Two Starbucks stores in the Boston area won union elections Monday, becoming the first unionized locations in the state.

Joined by union organizers and supporters from around the state, baristas from Starbucks locations in Coolidge Corner and Allston erupted in cheers and embraced one another as election results were announced by an official from the National Labor Relations Board: 14-0 in Brookline and 16-0 in Allston.

The next step for the new union affiliated with Workers United is negotiating contracts with Starbucks management. The baristas are seeking higher wages, more say in everyday operations and higher staffing levels.

“This victory is all of ours collectively — not just our stores, but our community and every worker here and around the world,” Tyler Daguerre, a barista at the Brookline location, told a crowd of around 50 gathered in the basement of the Brookline Booksmith, which has had a union since its origins in the 1960s. “This is a sign that we’re not going to take corporate greed. This is us standing up and fighting back.

Over the last six months, more than 200 Starbucks locations have moved to form unions across the country, including 15 in Massachusetts, out of roughly 9,000 company-owned stores nationwide. Monday’s election marks the 18th and 19th union victories in the country, including one contested election in Kansas.

Starbucks has contested the election process and election results, and has been accused of union-busting tactics by pro-union employees and their representation at the Workers United union. Starbucks has repeatedly denied these accusations.

“From the beginning, we’ve been clear in our belief that we do not want a union between us as partners, and that conviction has not changed,” a Starbucks spokesperson told GBH News in an email. “However, we have also said that we respect the legal process.”

Two people stand at a podium, wearing surgical masks, in front of a modified Starbucks logo with an arm raised in solidarity
Baristas Ash O'Neill and Kylah Clay at a vote counting event in Brookline, Monday, April 11, 2022.
Tori Bedford GBH News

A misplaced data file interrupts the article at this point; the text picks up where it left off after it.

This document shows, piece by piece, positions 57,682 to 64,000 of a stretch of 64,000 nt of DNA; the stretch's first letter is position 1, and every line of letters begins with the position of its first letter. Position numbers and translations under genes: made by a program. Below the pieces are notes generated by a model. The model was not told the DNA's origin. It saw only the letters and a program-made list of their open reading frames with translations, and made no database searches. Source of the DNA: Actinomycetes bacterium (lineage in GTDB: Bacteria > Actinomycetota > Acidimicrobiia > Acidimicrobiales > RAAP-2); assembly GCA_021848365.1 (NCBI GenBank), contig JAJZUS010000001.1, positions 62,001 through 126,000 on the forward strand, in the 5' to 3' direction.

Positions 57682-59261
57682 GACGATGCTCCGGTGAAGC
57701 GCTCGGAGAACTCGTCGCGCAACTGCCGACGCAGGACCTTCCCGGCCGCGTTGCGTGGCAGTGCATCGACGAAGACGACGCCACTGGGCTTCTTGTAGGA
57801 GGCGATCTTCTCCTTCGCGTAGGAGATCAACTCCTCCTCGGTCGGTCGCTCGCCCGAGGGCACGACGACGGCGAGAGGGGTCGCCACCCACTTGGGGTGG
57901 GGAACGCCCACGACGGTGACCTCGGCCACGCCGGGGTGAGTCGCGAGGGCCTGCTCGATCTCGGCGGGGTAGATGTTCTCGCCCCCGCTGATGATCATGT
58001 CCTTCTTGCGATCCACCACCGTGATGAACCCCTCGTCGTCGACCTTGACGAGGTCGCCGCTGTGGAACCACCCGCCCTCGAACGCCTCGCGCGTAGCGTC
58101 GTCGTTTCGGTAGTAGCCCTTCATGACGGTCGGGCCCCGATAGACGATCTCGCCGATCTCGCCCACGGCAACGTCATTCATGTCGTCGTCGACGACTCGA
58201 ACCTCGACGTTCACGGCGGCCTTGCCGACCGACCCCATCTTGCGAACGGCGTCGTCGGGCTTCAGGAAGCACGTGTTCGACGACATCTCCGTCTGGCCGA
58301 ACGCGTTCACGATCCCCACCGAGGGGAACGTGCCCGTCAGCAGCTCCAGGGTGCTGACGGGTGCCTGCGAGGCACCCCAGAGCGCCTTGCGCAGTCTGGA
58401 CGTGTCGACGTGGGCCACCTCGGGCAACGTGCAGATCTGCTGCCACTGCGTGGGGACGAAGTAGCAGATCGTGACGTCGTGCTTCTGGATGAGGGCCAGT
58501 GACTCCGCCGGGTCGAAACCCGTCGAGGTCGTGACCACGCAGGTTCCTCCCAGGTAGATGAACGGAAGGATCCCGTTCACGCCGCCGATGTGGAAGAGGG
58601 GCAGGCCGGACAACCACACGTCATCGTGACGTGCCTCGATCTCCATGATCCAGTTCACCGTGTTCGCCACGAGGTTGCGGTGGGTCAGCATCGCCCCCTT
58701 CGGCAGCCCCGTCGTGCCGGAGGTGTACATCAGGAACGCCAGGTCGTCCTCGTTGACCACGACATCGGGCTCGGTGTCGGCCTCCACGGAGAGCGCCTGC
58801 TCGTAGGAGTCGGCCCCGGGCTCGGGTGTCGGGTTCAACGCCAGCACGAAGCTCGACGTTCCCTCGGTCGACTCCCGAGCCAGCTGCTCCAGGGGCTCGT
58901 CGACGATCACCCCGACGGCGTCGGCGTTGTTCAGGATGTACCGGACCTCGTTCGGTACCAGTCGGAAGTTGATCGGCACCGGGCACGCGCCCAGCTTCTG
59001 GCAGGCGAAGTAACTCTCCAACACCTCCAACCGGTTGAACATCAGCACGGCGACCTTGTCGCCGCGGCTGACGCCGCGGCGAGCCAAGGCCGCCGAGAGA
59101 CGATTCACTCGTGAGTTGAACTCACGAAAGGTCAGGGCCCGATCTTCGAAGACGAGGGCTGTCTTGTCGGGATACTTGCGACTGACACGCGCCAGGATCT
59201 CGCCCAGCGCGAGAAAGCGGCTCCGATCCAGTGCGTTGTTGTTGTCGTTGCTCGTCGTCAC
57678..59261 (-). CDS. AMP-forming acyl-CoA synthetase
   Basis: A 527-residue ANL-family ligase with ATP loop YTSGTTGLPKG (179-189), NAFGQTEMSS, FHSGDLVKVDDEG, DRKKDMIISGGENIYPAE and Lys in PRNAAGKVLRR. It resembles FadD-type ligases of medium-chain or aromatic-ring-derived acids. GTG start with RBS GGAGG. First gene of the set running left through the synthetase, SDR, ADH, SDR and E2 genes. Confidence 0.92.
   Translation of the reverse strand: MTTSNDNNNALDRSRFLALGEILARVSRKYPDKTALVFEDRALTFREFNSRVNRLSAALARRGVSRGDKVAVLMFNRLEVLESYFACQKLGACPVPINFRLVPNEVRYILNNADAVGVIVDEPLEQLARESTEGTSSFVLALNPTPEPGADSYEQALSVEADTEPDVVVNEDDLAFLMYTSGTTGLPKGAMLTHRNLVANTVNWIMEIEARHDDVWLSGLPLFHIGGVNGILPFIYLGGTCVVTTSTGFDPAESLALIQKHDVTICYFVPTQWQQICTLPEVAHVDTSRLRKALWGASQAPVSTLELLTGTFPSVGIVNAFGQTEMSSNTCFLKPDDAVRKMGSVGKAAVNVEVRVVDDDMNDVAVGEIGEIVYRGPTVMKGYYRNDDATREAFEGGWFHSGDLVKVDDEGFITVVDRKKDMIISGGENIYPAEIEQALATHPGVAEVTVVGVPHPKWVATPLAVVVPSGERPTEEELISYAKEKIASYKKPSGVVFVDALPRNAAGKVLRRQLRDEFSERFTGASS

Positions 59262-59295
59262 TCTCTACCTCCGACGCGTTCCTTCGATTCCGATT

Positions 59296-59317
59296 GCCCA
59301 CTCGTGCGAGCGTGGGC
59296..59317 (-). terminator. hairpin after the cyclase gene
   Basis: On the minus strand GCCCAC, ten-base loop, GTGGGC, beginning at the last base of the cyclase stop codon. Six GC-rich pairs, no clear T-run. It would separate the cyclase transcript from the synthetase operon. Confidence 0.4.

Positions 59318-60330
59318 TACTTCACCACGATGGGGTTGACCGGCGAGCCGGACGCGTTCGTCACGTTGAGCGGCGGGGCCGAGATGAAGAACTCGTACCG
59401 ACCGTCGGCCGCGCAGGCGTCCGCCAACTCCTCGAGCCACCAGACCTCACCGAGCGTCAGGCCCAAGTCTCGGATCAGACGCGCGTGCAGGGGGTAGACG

Last week, U.S. labor officials deemed the firing of seven pro-union employees at a Starbucks location in Memphis to be illegal and threatened to file a legal complaint for unfair labor practices if a settlement is not reached.

At a virtual town hall with employees earlier this week, Starbucks CEO Howard Schultz described the sweeping union movement as “companies being assaulted in many ways by the threat of unionization,” describing unions as “an outside organization trying to take our people.” During a Q&A tour at locations across the country, Schultz allegedly asked a barista in California, “If you hate Starbucks so much, why don’t you go somewhere else?”

Maria Suevo, a barista at the Coolidge Corner location, directly addressed Schultz’s comment following the vote Monday.

“I find that so insulting,” Suevo said. “We are a family. I ride for these people. I’d risk my career for these people. Our regulars are beloved to me, and I don’t want to leave that. So no, don’t ever say I hate Starbucks. We don’t hate Starbucks, we are just trying to support one another, uplift each other and build a better future for each other.”

Union merchandise sits on a blue table, reading "Starbucks Workers United"
Starbucks United pins and t-shirts, Monday, April 11, 2022.
Tori Bedford GBH News

Before taking a job at the Allston location two years ago, Sierra Sorrentino worked at three other Starbucks locations in California, her home state.

“I’ve been working at Starbucks for four years now, and I just love the family that I have there. Every store that I’ve worked at has just been filled with some of the most amazing people that I’ve ever met,” Sorrentino said. “Maybe we don’t necessarily agree or align with what corporate thinks of us, but it’s hard to leave something when you’ve created bonds like that, and I think we’ve all really anchored each other to stay and fight instead of just quitting and giving up.”

Four more stores in Watertown, Cleveland Circle, Lower Allston and Mission Hill are scheduled to hold union elections May 3 under the auspices of the National Labor Relations Board.